Applying Diffusion of Innovations Theory Essay

946 Words Dec 5th, 2010 4 Pages
Applying Diffusion of Innovations Theory

November 14, 2010
COM 126
K. Vook

Once innovation occurs, innovations may be spread from the innovator to other individuals and groups. In 1962, Everett Rogers proposed that the life cycle of innovations can be described using the “s-curve” or diffusion curve. The s-curve maps growth of revenue or productivity against time. In the early stage of a particular innovation, growth is relatively slow as the new product establishes itself. At some point consumer demand increases and product sales expand more rapidly. New incremental innovations or changes to the product allow growth to continue. Towards the end of its life cycle growth slows and may even begin to decline. In the later stages, no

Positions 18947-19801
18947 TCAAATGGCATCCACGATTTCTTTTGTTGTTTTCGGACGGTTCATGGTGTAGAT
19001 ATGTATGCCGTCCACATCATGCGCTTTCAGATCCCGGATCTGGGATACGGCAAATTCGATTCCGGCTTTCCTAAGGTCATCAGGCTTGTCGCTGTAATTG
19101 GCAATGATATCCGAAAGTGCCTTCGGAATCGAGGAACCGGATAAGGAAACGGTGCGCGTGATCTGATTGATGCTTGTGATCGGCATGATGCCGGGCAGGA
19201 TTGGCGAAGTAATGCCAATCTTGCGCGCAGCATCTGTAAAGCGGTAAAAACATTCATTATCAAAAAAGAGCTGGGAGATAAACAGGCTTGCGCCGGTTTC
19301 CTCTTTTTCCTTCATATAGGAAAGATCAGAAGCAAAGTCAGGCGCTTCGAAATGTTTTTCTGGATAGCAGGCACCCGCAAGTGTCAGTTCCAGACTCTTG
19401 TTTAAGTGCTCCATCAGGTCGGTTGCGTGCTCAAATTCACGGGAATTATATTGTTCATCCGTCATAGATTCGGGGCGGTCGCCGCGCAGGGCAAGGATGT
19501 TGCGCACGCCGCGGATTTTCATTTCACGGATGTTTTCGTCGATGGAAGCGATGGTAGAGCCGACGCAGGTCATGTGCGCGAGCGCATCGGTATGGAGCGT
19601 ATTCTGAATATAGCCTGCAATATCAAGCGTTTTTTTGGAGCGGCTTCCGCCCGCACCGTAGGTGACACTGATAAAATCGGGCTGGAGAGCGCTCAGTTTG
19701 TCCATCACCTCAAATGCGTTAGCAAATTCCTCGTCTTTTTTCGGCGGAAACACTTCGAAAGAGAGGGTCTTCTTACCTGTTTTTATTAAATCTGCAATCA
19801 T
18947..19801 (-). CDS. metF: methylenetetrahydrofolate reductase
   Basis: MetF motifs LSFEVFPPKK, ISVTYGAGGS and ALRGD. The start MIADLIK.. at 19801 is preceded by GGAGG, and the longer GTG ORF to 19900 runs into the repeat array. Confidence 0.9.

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Research shows that from 50 to 90 percent of innovation projects are judged to have made little or no contribution to the goals of the innovating organization. Innovations that fail are often potentially ‘good’ ideas but do not achieve desired results because of budgetary constraints, lack of skills, poor leadership, lack of knowledge, lack of motivation, or poor fit with current goals. The impact of failure goes beyond the simple loss of investment. Failure can also lead to loss of morale among employees, an increase in cynicism and even higher resistance to change in the future. Most companies allow for the possibility of failure when planning an innovation, and include processes for detecting problems before they consume too many resources and threaten the organization’s future (DeFleur, M. & Ball-Rokeach, S. (1989). Early detection of problems and adjustment of the innovation process contribute to the success of the final outcome. The lessons learned from failure often reside longer in the organizational consciousness than lessons learned from success (Haider, M. & Kreps, G. (2004). Attempts to measure innovation take place on two levels: the organizational level and the political level. Within an organization, innovation can be evaluated by conducting surveys and workshops, consulting outside experts, or using internal benchmarks. There is no measure of organizational innovation. Corporate measurements generally utilize

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